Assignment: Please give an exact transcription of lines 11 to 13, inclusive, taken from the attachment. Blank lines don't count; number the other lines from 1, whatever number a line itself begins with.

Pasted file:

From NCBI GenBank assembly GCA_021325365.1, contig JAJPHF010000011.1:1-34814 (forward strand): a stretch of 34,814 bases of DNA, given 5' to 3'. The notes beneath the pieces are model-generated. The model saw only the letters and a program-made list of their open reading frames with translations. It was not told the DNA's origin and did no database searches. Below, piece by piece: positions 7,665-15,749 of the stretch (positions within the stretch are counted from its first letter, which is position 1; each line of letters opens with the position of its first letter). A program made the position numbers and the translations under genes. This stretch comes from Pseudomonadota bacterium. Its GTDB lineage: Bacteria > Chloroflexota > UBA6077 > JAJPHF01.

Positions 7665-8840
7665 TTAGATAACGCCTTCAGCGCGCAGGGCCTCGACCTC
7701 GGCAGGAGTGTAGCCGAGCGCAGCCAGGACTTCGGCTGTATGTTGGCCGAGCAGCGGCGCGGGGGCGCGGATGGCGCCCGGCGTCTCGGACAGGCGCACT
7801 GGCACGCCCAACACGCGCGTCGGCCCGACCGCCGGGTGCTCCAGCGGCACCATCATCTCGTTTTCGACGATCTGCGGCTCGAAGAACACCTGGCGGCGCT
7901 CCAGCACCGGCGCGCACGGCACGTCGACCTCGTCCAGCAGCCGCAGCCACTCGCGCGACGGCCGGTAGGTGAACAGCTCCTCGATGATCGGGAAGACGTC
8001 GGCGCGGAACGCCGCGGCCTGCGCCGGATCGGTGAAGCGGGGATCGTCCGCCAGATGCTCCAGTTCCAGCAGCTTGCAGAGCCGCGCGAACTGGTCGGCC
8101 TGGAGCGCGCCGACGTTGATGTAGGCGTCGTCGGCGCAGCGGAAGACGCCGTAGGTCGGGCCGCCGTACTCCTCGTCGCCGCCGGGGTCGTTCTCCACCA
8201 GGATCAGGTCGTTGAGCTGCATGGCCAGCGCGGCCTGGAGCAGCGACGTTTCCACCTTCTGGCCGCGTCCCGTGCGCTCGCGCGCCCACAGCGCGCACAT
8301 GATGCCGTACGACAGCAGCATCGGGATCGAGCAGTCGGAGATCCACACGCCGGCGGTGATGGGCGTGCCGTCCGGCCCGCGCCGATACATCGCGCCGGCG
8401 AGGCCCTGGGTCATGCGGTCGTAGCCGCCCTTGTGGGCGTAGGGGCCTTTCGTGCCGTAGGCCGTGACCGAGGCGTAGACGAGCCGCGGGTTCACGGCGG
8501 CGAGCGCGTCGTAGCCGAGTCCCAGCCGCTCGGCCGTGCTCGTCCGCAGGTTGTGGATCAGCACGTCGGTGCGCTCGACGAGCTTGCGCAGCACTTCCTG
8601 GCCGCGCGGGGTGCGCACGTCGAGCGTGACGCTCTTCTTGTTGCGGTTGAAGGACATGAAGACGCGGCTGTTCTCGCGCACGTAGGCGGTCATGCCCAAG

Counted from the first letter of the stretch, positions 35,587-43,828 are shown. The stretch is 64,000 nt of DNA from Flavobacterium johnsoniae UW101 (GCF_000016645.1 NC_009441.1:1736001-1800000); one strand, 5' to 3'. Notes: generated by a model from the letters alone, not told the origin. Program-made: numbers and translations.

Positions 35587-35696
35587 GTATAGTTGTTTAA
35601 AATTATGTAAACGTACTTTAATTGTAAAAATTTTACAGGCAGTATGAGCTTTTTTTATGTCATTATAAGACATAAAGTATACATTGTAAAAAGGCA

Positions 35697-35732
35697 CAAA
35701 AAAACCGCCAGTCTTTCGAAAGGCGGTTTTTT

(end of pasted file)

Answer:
8401 AGGCCCTGGGTCATGCGGTCGTAGCCGCCCTTGTGGGCGTAGGGGCCTTTCGTGCCGTAGGCCGTGACCGAGGCGTAGACGAGCCGCGGGTTCACGGCGG
8501 CGAGCGCGTCGTAGCCGAGTCCCAGCCGCTCGGCCGTGCTCGTCCGCAGGTTGTGGATCAGCACGTCGGTGCGCTCGACGAGCTTGCGCAGCACTTCCTG
8601 GCCGCGCGGGGTGCGCACGTCGAGCGTGACGCTCTTCTTGTTGCGGTTGAAGGACATGAAGACGCGGCTGTTCTCGCGCACGTAGGCGGTCATGCCCAAG